Russia committed to OPEC+ oil cuts: UAE energy minister

UAE’s Suhail bin Mohammed Al-Mazroui also said that compliance with the cuts by both Russia and OPEC’s second largest producer Iraq has increased in March. (Reuters)
Updated 10 April 2019

Russia committed to OPEC+ oil cuts: UAE energy minister

  • ‘Russia will not increase its output unless in coordination with the rest of OPEC and OPEC+ countries’
  • Russia agreed to cut its production by 228,000 bpd but has struggled to comply with the pact

ABU DHABI: United Arab Emirates’ energy minister said on Wednesday that Russia was committed to its oil supply cut agreement with OPEC and would not raise its output unless in coordination with the exporting group.
UAE’s Suhail bin Mohammed Al-Mazroui also said that compliance with the cuts by both Russia and OPEC’s second largest producer Iraq has increased in March, adding that he expected the oil market to achieve balance by the end of 2019.
“Russia will not increase its output unless in coordination with the rest of OPEC and OPEC+ countries,” Mazroui said.
“I believe in the wisdom of Russia, and I believe that Russia has benefited from this agreement... I don’t see any reason for Russia not to continue with us.”
Mazroui’s comments came a day after Russian President Vladimir Putin said that Russia and OPEC should discuss the future of their oil output-cutting deal later this year, adding that current oil prices suited Moscow.
Brent futures LCOc1 were at $70.93 per barrel at 1100 GMT, up 32 cents, or 0.44 percent, from their last close on Wednesday as OPEC cuts and US sanctions on Iran and Venezuela continued to tighten supply.
The Organization of the Petroleum Exporting Countries and other oil producers led by Russia agreed to reduce their combined output by 1.2 million barrels per day (bpd) from Jan. 1 this year for six months in an attempt to balance the market.
Russia agreed to cut its production by 228,000 bpd but has struggled to comply with the pact.
On Monday, one of the key Russian officials to foster the pact with OPEC, Kirill Dmitriev, signaled that Russia wanted to raise oil output when it meets with OPEC in June because of improving market conditions and falling stockpiles.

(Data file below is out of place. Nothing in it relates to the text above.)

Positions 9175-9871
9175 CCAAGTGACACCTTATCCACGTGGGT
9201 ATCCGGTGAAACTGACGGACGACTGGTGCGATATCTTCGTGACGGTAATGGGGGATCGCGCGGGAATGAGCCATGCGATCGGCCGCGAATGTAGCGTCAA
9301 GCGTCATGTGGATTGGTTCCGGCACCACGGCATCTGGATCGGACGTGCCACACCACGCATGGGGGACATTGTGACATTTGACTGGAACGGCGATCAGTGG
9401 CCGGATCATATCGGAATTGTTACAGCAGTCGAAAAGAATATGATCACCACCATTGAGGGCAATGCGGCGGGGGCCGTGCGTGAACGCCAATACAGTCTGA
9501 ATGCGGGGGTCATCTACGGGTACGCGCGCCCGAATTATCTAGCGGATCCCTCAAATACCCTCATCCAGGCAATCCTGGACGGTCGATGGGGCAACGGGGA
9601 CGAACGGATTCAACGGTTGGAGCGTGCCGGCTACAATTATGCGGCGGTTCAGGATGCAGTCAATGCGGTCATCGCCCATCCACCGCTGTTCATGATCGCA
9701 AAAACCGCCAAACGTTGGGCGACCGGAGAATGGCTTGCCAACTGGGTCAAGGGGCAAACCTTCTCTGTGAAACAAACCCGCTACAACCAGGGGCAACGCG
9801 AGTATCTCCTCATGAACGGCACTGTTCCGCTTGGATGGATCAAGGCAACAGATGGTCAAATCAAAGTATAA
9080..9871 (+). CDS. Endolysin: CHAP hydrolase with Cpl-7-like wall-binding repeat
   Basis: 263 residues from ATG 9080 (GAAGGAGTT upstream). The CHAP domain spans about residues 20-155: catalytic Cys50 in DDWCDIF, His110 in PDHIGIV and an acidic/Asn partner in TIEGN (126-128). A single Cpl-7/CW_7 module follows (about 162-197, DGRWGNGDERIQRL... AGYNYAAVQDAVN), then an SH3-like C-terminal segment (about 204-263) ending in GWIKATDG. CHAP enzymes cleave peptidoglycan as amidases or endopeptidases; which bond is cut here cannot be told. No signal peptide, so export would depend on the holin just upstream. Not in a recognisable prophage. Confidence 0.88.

But Putin, the ultimate decision-maker in Russia, seemingly softened that stance, saying it was too early to judge whether the deal should be extended.
Speaking at a conference in Abu Dhabi, Mazroui also said the UAE can raise its crude oil production up to 3.5 million bpd if needed.
The UAE currently produces around 3 million bpd under the OPEC+ reduction agreement.


Saudi finance minister reassures public on taxes

Updated 10 December 2019

Saudi finance minister reassures public on taxes

  • Mohammed Al-Jadaan: There will be no more fees and taxes until after the financial, economic and social impacts have been considered carefully
  • The government expects to generate about SR203 billion in taxes this year – more than 20.5 percent higher than the previous year

RIYADH: Saudi finance minister Mohammed Al-Jadaan pledged that there would be no more taxes or fees introduced in the Kingdom until the social and economic impact of such a move had been fully reviewed.

He was speaking at the 2020 Budget Meeting Sessions, organized by the Ministry of Finance and held in Riyadh on Tuesday, where a number of ministers and senior officials gathered following the publication of the budget on Monday evening.

“There will be no more fees and taxes until after the financial, economic and social impacts have been considered carefully, especially in terms of economic competitiveness,” said Al-Jadaan.

The government expects to generate about SR203 billion in taxes this year – more than 20.5 percent higher than the previous year and more than 10 percent higher than the expected budget for this year. 

Most of that increase has come from taxes on goods and services which rose substantially as a result of the improvement in economic activity over the year.

The reassurances from the minister come as the Saudi budget deficit is estimated to widen to about SR187 billion, next year, or about 6.4 percent of GDP.